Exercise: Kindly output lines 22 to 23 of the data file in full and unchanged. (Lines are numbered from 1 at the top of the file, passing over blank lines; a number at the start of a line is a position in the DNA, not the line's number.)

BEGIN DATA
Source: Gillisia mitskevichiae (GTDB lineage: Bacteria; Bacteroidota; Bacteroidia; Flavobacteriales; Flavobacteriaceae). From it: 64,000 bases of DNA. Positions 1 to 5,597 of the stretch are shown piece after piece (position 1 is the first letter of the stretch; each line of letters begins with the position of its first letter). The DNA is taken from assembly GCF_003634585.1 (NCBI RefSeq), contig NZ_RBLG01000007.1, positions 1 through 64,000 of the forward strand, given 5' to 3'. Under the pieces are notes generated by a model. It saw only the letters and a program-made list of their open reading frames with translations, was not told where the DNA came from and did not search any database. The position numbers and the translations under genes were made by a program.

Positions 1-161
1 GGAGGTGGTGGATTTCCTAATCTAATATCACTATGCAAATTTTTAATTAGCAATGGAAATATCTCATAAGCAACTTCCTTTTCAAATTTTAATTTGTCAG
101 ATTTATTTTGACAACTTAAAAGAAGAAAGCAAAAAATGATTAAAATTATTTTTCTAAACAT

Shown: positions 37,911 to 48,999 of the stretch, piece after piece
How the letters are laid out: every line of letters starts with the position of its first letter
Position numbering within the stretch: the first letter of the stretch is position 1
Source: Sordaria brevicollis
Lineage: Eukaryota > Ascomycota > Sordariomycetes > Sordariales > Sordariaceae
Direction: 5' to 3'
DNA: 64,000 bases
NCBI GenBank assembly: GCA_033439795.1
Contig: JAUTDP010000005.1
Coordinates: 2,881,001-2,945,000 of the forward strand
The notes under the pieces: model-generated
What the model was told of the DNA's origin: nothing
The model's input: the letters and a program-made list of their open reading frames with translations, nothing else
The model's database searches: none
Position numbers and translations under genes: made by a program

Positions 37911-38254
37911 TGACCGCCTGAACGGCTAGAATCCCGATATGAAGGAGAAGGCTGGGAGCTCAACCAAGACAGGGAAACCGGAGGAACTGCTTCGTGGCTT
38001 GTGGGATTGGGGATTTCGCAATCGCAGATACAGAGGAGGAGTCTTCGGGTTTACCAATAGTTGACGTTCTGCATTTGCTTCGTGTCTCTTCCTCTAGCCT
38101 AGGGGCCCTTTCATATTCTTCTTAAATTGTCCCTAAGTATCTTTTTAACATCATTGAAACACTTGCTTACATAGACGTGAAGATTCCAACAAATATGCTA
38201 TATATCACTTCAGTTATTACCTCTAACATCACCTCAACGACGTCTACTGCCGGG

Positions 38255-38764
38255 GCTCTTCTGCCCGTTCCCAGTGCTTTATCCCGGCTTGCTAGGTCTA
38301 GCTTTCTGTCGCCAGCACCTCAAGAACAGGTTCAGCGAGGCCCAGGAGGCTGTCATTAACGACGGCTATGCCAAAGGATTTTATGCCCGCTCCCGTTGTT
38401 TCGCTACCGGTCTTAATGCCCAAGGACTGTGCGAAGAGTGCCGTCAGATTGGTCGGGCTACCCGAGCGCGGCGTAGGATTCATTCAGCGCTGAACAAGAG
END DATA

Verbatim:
38001 GTGGGATTGGGGATTTCGCAATCGCAGATACAGAGGAGGAGTCTTCGGGTTTACCAATAGTTGACGTTCTGCATTTGCTTCGTGTCTCTTCCTCTAGCCT
38101 AGGGGCCCTTTCATATTCTTCTTAAATTGTCCCTAAGTATCTTTTTAACATCATTGAAACACTTGCTTACATAGACGTGAAGATTCCAACAAATATGCTA